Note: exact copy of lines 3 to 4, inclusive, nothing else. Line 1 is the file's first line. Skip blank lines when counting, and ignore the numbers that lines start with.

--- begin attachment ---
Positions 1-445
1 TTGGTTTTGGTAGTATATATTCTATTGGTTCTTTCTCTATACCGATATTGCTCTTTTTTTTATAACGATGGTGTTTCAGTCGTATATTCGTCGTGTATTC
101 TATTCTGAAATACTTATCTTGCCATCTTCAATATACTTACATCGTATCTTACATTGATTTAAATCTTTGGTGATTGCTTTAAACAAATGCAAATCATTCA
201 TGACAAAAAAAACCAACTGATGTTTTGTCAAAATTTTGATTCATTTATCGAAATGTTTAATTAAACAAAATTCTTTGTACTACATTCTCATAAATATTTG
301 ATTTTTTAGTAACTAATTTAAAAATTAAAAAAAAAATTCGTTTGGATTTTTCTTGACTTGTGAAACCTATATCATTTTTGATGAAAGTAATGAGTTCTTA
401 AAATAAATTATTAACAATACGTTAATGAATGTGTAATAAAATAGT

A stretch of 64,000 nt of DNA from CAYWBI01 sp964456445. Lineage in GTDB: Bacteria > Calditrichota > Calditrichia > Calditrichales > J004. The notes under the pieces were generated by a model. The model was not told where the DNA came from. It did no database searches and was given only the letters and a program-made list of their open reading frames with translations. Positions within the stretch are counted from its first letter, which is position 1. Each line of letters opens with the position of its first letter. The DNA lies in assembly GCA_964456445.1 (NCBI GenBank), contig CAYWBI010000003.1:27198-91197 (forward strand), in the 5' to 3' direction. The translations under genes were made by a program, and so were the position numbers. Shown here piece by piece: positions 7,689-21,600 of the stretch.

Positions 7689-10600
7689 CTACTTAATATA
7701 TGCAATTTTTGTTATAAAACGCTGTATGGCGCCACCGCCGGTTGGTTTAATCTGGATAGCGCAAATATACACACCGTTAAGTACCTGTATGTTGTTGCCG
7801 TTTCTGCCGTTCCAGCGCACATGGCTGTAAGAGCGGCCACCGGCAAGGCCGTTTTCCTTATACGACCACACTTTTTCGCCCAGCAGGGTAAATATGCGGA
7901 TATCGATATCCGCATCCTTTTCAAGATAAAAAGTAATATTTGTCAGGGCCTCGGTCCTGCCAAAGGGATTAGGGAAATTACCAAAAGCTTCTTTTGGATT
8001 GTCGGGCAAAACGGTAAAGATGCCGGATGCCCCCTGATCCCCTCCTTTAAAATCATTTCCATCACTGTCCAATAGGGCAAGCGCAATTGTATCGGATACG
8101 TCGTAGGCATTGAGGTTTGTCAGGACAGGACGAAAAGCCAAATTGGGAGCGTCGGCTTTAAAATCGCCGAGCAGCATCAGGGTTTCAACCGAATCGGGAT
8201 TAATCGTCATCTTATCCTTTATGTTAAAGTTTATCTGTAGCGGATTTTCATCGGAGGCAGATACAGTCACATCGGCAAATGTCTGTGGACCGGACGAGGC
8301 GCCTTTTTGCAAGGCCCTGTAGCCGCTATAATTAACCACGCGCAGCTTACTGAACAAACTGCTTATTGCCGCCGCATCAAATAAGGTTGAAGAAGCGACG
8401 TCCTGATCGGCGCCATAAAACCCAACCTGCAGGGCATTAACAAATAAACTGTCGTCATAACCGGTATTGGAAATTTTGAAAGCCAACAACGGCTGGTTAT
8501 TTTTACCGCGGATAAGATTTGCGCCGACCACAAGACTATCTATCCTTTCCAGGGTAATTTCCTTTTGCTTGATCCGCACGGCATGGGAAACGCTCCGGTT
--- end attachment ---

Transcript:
101 TATTCTGAAATACTTATCTTGCCATCTTCAATATACTTACATCGTATCTTACATTGATTTAAATCTTTGGTGATTGCTTTAAACAAATGCAAATCATTCA
201 TGACAAAAAAAACCAACTGATGTTTTGTCAAAATTTTGATTCATTTATCGAAATGTTTAATTAAACAAAATTCTTTGTACTACATTCTCATAAATATTTG